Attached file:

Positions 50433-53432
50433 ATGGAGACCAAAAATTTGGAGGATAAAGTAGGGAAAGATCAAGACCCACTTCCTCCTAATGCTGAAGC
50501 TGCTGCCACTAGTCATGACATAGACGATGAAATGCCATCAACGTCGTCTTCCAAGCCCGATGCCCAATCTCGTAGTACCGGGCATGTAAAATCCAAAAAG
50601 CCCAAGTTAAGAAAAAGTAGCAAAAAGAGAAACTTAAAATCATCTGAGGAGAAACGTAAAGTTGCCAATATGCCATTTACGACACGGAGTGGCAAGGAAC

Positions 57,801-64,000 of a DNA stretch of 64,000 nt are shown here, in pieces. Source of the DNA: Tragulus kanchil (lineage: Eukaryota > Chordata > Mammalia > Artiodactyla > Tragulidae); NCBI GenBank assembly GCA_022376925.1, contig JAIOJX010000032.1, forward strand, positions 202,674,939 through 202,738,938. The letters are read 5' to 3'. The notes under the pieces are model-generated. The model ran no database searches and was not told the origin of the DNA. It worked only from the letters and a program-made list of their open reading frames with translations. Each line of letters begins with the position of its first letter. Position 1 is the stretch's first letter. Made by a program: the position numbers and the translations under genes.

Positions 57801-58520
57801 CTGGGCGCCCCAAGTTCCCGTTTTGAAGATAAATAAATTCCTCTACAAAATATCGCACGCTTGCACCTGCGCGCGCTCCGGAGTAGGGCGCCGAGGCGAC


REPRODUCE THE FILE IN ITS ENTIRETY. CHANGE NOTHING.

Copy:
Positions 50433-53432
50433 ATGGAGACCAAAAATTTGGAGGATAAAGTAGGGAAAGATCAAGACCCACTTCCTCCTAATGCTGAAGC
50501 TGCTGCCACTAGTCATGACATAGACGATGAAATGCCATCAACGTCGTCTTCCAAGCCCGATGCCCAATCTCGTAGTACCGGGCATGTAAAATCCAAAAAG
50601 CCCAAGTTAAGAAAAAGTAGCAAAAAGAGAAACTTAAAATCATCTGAGGAGAAACGTAAAGTTGCCAATATGCCATTTACGACACGGAGTGGCAAGGAAC

Positions 57,801-64,000 of a DNA stretch of 64,000 nt are shown here, in pieces. Source of the DNA: Tragulus kanchil (lineage: Eukaryota > Chordata > Mammalia > Artiodactyla > Tragulidae); NCBI GenBank assembly GCA_022376925.1, contig JAIOJX010000032.1, forward strand, positions 202,674,939 through 202,738,938. The letters are read 5' to 3'. The notes under the pieces are model-generated. The model ran no database searches and was not told the origin of the DNA. It worked only from the letters and a program-made list of their open reading frames with translations. Each line of letters begins with the position of its first letter. Position 1 is the stretch's first letter. Made by a program: the position numbers and the translations under genes.

Positions 57801-58520
57801 CTGGGCGCCCCAAGTTCCCGTTTTGAAGATAAATAAATTCCTCTACAAAATATCGCACGCTTGCACCTGCGCGCGCTCCGGAGTAGGGCGCCGAGGCGAC